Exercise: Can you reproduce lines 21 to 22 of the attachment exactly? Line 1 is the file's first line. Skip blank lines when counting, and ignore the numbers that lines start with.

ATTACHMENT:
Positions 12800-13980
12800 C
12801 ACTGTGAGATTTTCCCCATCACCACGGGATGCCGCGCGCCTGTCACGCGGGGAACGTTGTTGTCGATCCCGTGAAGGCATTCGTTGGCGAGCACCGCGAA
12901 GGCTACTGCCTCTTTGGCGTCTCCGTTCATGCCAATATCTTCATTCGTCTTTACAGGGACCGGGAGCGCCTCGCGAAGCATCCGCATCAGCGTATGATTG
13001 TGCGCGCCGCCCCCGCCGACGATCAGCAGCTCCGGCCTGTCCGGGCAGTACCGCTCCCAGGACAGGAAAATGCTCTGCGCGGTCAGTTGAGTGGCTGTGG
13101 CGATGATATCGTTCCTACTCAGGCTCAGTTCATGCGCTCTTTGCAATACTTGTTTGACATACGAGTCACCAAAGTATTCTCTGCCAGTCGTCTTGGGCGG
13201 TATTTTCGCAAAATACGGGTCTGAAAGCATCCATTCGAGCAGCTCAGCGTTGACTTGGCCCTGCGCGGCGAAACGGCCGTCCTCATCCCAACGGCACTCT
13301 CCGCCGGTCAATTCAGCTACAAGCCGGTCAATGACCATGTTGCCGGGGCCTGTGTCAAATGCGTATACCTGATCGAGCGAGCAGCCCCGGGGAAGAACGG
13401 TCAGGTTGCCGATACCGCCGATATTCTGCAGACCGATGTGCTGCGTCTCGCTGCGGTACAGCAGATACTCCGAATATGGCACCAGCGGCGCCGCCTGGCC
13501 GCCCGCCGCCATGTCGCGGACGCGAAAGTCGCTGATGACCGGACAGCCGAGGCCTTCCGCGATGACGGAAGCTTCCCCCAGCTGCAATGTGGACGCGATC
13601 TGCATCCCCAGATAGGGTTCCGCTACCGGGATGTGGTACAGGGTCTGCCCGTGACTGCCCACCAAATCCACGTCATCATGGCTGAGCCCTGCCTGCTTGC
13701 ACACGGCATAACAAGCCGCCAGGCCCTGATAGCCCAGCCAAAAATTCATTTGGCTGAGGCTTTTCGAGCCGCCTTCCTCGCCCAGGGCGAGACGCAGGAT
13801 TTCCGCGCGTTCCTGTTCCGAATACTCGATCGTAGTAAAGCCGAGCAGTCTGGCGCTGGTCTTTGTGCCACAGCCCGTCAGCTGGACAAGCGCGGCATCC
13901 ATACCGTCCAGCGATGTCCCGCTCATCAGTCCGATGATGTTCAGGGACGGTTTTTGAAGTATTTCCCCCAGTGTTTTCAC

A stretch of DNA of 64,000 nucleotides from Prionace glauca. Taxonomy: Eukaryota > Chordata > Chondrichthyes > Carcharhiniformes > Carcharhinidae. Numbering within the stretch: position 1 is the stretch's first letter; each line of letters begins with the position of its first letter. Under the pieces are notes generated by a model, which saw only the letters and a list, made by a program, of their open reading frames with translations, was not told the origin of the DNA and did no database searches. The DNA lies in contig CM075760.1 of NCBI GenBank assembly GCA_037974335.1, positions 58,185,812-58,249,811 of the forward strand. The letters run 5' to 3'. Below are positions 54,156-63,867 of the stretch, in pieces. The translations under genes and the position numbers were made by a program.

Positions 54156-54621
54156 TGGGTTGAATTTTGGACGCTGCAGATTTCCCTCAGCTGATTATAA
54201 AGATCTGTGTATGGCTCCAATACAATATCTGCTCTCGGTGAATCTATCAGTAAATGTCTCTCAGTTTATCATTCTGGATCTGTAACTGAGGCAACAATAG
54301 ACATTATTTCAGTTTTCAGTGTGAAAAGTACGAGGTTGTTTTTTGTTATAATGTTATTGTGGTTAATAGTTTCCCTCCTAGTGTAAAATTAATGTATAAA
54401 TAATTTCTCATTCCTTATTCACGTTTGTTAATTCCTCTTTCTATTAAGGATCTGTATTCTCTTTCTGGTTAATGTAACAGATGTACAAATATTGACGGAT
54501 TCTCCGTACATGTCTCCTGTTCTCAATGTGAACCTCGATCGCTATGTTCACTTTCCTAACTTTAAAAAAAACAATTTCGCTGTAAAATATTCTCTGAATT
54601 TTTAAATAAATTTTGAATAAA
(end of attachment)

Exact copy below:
54501 TCTCCGTACATGTCTCCTGTTCTCAATGTGAACCTCGATCGCTATGTTCACTTTCCTAACTTTAAAAAAAACAATTTCGCTGTAAAATATTCTCTGAATT
54601 TTTAAATAAATTTTGAATAAA